New pilot projects of the Blockchain Council

The Dubai Global Blockchain Council (GBC) is an initiative of public and private companies, government agencies and start-ups. Today they presented seven new proof-of-concepts at the industry conference Keynote 2016.

The GBC was launched in spring 2016 and has more than 30 members. The meeting enjoyed new projects from IT giant IBM, telecommunications operator “du” and the Dubai Multi Commodities Centre (DMCC). The projects ranged from initiatives to improve the exchange of information among loyalty programmes (such as in a department store, editor’s note) to reducing the shady diamond trade.

In the first speech of the morning at Burj Al Arab in Dubai, Saif Al Aleel, CEO of Dubai Future Foundation, spoke of his idea of how to bring together inventors and big players in the local market.

Al Aleel explained the Bitcoin formula to the audience:

“We believe that the best way to prepare for the future is to create the future itself, and the best way to create a future is to work with everyone. We believe that Bitcoin formula technologies can improve parts of our lives and our business world … (everything) through faster transactions and offering faster and more efficient services.” More about it on onlinebetrug.

Noah Radford, Chief Operating Officer of the Future Foundation Museum, described the pilot projects as a foretaste of the organization’s progress.

“These are seven of the Council’s exciting pilot projects. At least as many are currently under development, they are not yet reportable,” he said.

Raford said all these projects are planned to be completed within the next three to six months. The goal is to evaluate these pilot projects at a later stage and thus advance the Group’s performance by discovering new and better applications.

Below we present the presented projects:

1. health data
“How many times have you gone to the doctor and explained your symptoms just to find that you forgot your x-rays?”

Jose Valles is vice president of development for “du”. He started his speech today with this sentence and unveiled a project by the telecom giant to digitize health data using the blockchain.

The concept, along with similar announcements from Philips and IBM, is the latest innovation in this area to address existing health challenges.

In collaboration with the Estonian software company Guardtime, the Dubai project wants to be at the forefront. According to Valles, the blockchain will increase the security of health data.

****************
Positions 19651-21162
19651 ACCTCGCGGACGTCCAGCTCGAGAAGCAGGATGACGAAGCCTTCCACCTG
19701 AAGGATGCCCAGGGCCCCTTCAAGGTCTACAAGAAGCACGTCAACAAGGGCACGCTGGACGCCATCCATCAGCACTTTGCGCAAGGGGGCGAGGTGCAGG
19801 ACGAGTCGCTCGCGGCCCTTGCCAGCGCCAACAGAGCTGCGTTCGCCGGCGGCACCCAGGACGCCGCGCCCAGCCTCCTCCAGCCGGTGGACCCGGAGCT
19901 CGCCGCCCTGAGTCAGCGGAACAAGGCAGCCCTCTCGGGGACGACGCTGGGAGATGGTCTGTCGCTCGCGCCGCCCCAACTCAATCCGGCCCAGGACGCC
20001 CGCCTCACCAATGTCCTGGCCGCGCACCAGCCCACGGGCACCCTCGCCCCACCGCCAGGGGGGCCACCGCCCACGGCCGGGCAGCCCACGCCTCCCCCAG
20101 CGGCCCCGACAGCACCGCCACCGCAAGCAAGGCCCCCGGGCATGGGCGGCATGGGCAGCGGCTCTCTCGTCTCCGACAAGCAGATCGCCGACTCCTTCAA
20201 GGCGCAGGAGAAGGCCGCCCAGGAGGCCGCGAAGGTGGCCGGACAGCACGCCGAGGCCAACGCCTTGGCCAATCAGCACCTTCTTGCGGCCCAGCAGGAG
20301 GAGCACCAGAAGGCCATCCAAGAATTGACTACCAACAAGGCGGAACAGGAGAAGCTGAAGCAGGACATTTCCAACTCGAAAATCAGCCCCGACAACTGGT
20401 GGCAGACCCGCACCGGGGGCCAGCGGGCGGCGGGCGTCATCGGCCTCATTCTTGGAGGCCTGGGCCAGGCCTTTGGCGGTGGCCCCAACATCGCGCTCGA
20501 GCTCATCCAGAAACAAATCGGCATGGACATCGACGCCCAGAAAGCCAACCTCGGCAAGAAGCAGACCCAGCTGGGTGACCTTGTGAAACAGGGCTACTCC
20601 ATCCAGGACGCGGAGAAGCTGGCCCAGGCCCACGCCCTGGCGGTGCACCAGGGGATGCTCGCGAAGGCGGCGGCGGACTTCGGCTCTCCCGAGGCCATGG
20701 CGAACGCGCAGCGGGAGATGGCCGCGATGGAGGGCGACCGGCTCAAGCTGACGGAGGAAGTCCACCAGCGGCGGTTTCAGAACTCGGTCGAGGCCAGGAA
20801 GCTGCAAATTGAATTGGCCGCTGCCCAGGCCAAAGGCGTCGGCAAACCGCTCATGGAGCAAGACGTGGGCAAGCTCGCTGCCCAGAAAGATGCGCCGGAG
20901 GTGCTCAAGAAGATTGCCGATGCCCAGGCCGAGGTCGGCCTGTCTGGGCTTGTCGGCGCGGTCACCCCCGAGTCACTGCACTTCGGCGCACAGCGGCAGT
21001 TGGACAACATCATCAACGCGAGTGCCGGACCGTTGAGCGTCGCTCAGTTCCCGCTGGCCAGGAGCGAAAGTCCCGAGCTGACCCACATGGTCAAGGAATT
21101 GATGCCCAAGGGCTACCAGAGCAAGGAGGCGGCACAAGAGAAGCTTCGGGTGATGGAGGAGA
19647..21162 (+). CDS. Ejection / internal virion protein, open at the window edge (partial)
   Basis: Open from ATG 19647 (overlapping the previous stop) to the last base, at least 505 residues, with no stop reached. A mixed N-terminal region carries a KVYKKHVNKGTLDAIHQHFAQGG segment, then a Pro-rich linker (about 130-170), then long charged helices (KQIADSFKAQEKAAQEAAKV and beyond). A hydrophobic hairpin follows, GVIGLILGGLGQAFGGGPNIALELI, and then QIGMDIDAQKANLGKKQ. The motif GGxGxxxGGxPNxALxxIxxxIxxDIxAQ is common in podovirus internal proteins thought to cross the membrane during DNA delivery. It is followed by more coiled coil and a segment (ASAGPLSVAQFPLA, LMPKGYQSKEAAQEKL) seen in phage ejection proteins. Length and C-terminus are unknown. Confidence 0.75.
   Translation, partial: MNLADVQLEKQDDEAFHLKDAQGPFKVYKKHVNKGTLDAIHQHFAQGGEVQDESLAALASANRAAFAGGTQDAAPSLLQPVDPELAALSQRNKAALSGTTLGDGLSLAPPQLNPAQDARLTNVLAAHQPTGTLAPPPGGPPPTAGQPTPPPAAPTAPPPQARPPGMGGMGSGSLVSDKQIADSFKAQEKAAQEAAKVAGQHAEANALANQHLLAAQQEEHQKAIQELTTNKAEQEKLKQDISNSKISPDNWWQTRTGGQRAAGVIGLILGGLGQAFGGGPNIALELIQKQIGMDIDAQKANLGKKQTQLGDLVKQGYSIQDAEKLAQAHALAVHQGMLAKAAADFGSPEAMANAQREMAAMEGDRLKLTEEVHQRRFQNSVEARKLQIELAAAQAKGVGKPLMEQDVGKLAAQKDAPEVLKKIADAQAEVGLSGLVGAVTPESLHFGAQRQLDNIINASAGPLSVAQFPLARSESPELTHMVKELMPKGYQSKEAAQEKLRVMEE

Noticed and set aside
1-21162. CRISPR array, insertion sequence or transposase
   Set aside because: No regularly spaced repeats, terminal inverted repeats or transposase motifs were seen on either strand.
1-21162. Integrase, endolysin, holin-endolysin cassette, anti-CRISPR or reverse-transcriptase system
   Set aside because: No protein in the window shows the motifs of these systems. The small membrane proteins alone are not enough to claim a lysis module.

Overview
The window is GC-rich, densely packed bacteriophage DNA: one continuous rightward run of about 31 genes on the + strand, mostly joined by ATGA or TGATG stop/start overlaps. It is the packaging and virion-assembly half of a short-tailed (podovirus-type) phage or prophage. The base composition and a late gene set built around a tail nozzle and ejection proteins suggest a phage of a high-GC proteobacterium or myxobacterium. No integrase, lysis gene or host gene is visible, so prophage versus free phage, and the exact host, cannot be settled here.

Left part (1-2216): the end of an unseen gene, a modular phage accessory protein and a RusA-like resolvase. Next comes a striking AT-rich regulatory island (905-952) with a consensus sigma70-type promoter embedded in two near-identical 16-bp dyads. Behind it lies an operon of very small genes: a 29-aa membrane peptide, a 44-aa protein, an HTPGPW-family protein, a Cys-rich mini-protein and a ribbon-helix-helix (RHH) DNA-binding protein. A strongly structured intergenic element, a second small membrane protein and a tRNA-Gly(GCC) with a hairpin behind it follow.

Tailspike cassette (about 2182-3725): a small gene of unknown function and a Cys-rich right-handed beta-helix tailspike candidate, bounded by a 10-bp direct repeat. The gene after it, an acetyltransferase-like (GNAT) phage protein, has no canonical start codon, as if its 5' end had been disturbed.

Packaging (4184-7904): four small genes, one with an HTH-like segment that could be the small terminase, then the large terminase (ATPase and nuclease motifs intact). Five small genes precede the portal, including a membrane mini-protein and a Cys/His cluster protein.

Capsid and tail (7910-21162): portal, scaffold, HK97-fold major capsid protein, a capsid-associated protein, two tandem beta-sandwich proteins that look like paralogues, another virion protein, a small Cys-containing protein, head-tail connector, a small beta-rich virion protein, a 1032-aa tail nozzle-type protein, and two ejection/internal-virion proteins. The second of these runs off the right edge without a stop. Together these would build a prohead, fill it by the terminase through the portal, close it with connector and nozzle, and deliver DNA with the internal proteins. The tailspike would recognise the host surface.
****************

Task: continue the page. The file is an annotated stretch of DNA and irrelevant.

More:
“We bring the blockchain technology here to safely open data,” Valles said.

“We believe this will catapult the acceptance of the technology forward.”

As one of the largest telecom providers, “du” has supplied 47% of all mobile phones in the United Arab Emirates and made 30% of the sector’s profits in 2014.

2. secure diamond trade
Probably the most important presentation of today was given by James Bernard, Director of Business Development at DMCC. DMCC is one of the largest suppliers of commodity trading in the region.

In the presentation, Bernard explained how his organization, in collaboration with other GBC members, is working on a pilot project using blockchain technology to authenticate and transfer Kimberly certificates. Kimberly Certificates are physical documents and part of the Kimberly Process introduced by the UN in 2003 to prevent the spread of blood diamonds.

“Our goal for the pilot project is to digitize and transfer Kimberly certificates – and simplify the collection, dispatch and storage of statistics from every member country in the world,” he said.

Bernard pointed out that he not only believes that the blockchain is a key role in the digitization of the paper process, but that it gives member states the opportunity to share this data with each other. This would reduce duplicate documents and other manual errors.

Bernard’s presentation is something extraordinary, given the numbers of the organization. It traded more than $35 billion in cut and raw diamonds in 2010.

As the DMCC is currently chairing the Kimberly Process and coordinating among the 81 member states, Bertrand explains that his organization has all the necessary members for the pilot project to guarantee success in the market.